The biddies turn to what makes a good vintage, and how you can make sure you’re buying a good wine. Tune in to learn about good years, bad years and a nifty wallet size print out so you can buy good vintages on the fly.


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Wine Folly, Wine Vintages & Why They Matter (Sometimes)

Decanter, What Makes a Great Vintage?

Wine Investment, What Makes a Good Vintage?

Download: Wine Spectator Vintage Chart

Image Credit: Wine Folly

Study Notes for What’s In a Wine Vintage:

*Please note some of these lines might be directly taken from sources noted above.

VINTAGE: the year in which the grapes were grown and harvested, not the year in which the wine was made or released

  • Northern Hemisphere – growing season is April to October
  • Southern Hemisphere – October to April 

NON VINTAGE: multiple years blended together

  • Different grapes prefer different climates and growing conditions so a good vintage for one varietal or region does not mean every wine from that year from every grape and every 
    • Ex: Riesling does well in sunny spots with cool nights and Cabernets need hot and dry climate

What Defines a Good or a Bad Vintage?

  • The defining feature of a vintage is sunshine
  • Sunny days give grape the best chance of reaching full maturity and optimum ripeness levels
  • If a region receives too much rain and clouds, grapes do not fully ripen and may be more prone to rot and disease
  • However, if the region is too hot (too many days above 92) then grapes become raisinated and the wines could be flabby or have bitter tannins

How Weather Affects a Vintage By Season

  • Spring: Frosts are common in semi-continental climates (Burgundy, NY) and can destroy crops before they even flower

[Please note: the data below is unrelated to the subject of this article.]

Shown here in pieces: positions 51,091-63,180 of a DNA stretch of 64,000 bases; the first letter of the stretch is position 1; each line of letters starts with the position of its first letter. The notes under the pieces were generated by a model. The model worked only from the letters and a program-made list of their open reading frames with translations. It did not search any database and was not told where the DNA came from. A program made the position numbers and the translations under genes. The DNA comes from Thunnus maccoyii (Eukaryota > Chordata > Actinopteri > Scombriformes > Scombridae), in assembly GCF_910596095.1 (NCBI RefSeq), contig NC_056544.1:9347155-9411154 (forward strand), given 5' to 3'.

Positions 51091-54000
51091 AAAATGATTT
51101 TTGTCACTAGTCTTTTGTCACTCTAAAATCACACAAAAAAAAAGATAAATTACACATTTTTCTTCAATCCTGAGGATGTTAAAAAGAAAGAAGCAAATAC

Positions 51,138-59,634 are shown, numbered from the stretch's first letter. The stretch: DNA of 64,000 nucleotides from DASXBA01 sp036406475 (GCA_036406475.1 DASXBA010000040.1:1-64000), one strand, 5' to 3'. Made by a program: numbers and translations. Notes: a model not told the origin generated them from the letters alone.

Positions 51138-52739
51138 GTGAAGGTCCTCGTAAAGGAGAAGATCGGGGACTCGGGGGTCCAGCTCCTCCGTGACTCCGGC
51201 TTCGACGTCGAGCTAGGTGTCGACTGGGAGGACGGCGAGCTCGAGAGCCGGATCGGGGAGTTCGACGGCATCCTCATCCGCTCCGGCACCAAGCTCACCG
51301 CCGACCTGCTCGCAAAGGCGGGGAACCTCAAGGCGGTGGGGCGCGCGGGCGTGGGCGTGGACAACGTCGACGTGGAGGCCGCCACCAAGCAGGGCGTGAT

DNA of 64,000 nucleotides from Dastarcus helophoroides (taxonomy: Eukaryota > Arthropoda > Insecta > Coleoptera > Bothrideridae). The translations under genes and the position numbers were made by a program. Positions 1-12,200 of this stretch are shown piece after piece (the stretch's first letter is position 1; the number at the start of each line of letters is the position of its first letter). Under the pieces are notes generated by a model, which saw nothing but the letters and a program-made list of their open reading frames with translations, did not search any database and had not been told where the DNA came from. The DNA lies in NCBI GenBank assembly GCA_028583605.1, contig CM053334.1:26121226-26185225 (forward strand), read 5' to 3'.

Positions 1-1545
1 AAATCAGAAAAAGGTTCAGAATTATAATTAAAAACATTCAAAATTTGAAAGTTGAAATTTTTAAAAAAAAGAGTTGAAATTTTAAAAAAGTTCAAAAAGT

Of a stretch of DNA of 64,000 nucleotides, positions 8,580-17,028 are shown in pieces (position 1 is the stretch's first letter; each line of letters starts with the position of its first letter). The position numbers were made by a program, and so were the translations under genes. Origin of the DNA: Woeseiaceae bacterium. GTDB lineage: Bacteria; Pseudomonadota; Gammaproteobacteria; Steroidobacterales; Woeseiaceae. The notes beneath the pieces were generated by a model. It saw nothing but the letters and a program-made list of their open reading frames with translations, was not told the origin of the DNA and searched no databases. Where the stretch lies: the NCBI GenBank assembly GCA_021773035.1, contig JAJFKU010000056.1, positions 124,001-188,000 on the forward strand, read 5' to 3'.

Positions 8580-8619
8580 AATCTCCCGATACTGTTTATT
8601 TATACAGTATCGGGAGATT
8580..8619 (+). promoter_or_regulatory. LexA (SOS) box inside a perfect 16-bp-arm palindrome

• Hail storms can break off flowers and buds reducing the vintage’s size
    • These do not reduce quality unless they greatly reduce the length of the growing season
  • Summer: Wet weather during the summer can cause fungal disease
    • Drought and exceptionally hot weather causes the vine to pause their growth until cooler weather returns
  • Fall: Rain at harvest swells grapes causing them to lose concentration or rot
    • Cold weather slows grapes from ripening

When Vintage Matters More

  • Wines from Intermediate Climates:
    • These areas have less predictable growing regions (France, Northern Italy, Northern Spain, Germany, New Zealand, Chile, Austria)
  • & When it matters less:
    • Wines from predictable climates like Central Spain, Portugal, Argentina, Australia, California, Southern Italy since they all produce a more consistent style from year to year
    • Wines for Large Producers

6 Critical Factors to Produce Great Wine (According to Decanter)

  1. An early and rapid flowering and a good fecundation assuring a sufficient yield and the hope of homogeneous ripening
  2. Sufficient hydric stress at fruit set to limit the growth of young berries and determine their future tannic content
  3. Cessation of vegetative growth before color change 
  4. Complete maturity of the grapes
  5. Good weather
  6. Cost of Operations